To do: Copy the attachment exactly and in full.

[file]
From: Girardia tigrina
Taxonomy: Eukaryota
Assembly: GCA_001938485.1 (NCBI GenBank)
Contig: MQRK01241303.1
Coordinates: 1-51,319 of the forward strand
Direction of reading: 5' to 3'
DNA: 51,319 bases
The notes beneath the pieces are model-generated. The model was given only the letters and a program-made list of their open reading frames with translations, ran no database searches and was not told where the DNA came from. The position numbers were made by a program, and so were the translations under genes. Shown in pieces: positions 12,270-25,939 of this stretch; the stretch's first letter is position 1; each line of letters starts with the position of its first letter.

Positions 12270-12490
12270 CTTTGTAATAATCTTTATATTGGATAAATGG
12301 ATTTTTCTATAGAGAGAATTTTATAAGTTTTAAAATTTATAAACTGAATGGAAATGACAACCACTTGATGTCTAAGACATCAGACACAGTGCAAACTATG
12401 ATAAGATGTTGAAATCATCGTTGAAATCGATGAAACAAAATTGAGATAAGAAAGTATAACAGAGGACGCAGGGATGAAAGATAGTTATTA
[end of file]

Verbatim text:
From: Girardia tigrina
Taxonomy: Eukaryota
Assembly: GCA_001938485.1 (NCBI GenBank)
Contig: MQRK01241303.1
Coordinates: 1-51,319 of the forward strand
Direction of reading: 5' to 3'
DNA: 51,319 bases
The notes beneath the pieces are model-generated. The model was given only the letters and a program-made list of their open reading frames with translations, ran no database searches and was not told where the DNA came from. The position numbers were made by a program, and so were the translations under genes. Shown in pieces: positions 12,270-25,939 of this stretch; the stretch's first letter is position 1; each line of letters starts with the position of its first letter.

Positions 12270-12490
12270 CTTTGTAATAATCTTTATATTGGATAAATGG
12301 ATTTTTCTATAGAGAGAATTTTATAAGTTTTAAAATTTATAAACTGAATGGAAATGACAACCACTTGATGTCTAAGACATCAGACACAGTGCAAACTATG
12401 ATAAGATGTTGAAATCATCGTTGAAATCGATGAAACAAAATTGAGATAAGAAAGTATAACAGAGGACGCAGGGATGAAAGATAGTTATTA